It is also not impossible that storge may be applied to the relationship between a poet and a generation of readers to come. Beneath the ambition to perfect one's art, without hope of being rewarded by contemporaries, lurks a magnanimity of gift-offering to posterity.

The idea that your work is not confined to the present moment and that you're working for some kind of larger, human world is wonderfully motivating. Lewis mentions a story about Bob Dylan from "Common As Air", his book about about creative cultural commons which we all co-own. When Dylan was 18, he was introduced by a friend to Woody Guthrie, who he quickly learnt to imitate perfectly. Dylan says:

"Listening to Guthrie made me feel more like myself than ever before." This is a perplexing statement, because what is the self such that a young person would feel like himself in presence of somebody else's art? It's as if that self is already present, but isn't brought to the surface until the art of some previous generation precipitates it [...] There is a feeling that there is a common Self, that the hyper-individualism we live with today is not a full enough story to explain how an artist becomes an artist and comes to practice with his or her gifts.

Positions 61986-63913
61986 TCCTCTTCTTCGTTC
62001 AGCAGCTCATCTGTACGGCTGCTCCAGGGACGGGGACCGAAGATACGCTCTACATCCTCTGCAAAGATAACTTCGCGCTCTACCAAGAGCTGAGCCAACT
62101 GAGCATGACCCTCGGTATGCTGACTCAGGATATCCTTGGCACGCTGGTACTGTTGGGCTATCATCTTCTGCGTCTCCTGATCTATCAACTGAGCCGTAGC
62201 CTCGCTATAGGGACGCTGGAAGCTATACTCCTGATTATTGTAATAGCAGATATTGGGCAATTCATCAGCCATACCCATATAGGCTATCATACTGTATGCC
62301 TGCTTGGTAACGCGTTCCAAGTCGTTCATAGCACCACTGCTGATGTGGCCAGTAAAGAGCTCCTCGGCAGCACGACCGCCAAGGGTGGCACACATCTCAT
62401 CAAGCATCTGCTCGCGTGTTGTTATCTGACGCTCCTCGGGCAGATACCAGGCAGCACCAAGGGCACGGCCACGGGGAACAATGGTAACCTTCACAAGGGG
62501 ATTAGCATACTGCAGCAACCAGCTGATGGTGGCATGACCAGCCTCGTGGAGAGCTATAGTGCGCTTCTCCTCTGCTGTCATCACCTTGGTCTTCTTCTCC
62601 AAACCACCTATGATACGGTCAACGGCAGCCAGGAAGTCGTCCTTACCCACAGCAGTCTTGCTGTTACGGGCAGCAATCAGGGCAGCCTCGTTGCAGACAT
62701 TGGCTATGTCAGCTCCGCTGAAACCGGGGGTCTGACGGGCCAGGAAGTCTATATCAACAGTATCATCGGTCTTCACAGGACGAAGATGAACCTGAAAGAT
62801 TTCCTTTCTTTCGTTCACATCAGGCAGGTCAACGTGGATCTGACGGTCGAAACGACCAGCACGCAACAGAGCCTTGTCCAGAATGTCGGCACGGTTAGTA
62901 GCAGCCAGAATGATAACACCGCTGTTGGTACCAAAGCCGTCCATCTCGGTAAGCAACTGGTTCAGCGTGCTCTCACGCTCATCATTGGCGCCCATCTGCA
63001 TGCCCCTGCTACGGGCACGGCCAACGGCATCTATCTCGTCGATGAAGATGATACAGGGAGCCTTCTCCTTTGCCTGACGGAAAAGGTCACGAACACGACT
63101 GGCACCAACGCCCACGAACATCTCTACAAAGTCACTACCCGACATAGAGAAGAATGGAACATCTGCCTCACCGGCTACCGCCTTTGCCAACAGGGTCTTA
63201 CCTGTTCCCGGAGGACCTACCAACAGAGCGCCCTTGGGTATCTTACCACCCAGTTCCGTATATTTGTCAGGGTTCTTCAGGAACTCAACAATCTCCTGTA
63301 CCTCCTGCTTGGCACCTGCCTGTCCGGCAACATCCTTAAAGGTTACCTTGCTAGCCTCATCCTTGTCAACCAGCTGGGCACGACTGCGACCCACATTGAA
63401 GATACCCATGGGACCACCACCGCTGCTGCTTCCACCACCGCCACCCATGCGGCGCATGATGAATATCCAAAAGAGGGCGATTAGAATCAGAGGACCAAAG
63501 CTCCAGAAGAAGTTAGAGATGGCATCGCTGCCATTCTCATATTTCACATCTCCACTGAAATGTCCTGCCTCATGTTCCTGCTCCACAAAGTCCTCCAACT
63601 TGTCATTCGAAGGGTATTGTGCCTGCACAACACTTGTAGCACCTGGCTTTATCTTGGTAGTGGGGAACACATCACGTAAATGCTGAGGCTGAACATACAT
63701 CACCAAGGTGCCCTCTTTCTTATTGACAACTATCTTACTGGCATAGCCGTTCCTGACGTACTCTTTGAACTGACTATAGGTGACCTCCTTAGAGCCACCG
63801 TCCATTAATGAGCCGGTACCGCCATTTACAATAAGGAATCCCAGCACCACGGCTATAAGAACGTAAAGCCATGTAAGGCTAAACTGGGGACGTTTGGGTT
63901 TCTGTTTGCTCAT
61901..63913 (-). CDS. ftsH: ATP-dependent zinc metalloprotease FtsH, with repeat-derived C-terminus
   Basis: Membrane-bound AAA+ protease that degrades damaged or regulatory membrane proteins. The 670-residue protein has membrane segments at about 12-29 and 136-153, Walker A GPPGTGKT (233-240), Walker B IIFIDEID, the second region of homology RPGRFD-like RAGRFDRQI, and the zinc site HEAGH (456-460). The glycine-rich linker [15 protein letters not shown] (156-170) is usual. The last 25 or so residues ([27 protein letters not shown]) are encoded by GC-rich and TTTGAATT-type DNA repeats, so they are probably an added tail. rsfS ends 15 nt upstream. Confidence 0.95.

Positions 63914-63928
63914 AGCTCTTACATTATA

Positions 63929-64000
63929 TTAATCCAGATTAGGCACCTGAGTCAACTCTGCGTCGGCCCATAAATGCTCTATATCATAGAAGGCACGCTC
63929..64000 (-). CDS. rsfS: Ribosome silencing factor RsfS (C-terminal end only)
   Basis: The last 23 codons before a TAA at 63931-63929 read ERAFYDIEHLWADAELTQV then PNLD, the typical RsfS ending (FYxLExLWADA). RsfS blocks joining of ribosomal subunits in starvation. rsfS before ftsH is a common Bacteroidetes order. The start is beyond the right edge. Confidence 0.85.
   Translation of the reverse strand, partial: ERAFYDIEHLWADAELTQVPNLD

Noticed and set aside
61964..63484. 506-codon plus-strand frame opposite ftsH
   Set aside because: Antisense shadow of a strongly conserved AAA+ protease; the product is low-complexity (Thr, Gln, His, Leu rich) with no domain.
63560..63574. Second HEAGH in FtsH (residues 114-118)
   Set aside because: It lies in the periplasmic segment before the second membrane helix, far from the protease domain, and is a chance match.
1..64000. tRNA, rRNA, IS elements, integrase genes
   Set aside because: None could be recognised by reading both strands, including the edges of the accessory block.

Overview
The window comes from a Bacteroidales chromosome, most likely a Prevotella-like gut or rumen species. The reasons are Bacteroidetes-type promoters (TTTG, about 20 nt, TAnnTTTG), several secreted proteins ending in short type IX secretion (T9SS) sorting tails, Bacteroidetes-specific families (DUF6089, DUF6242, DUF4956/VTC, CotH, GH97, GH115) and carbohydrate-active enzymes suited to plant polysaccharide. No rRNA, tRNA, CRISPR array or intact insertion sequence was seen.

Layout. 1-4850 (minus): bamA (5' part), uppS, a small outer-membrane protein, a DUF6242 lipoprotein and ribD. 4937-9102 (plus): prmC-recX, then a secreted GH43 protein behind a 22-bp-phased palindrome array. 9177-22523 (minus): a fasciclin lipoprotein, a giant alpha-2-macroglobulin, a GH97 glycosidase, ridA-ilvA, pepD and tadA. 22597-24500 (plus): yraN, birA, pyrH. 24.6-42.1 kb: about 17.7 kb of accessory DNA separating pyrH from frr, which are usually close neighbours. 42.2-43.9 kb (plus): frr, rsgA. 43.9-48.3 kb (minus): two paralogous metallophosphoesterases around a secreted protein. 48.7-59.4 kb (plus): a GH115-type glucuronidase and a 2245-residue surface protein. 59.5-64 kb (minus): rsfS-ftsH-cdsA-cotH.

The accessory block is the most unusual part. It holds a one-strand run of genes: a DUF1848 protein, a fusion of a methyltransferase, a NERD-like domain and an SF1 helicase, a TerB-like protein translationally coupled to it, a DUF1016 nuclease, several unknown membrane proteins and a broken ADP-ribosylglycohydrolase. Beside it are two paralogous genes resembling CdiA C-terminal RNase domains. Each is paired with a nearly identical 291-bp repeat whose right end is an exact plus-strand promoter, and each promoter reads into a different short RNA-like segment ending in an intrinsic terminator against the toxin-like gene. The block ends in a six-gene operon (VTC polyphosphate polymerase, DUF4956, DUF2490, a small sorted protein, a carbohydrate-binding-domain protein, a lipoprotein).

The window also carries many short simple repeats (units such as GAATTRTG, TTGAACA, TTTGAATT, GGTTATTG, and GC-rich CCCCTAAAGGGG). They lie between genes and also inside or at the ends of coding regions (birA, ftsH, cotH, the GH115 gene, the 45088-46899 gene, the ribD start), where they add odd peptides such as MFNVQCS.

Anonymous and Lively

Hyde continues this theme with a story about Pablo Neruda, who - as a boy - was gifted a unique toy sheep anonymously, through a hole in the fence. He responded with his most precious possession: a pine cone. Years later, he would write these haunting words:

To feel the affection that comes from those unknown to us, who are watching over our sleep and our solitude, over our dangers and our weaknesses: that is something still greater and more beautiful because it widens out the boundaries of our being and unites all living things.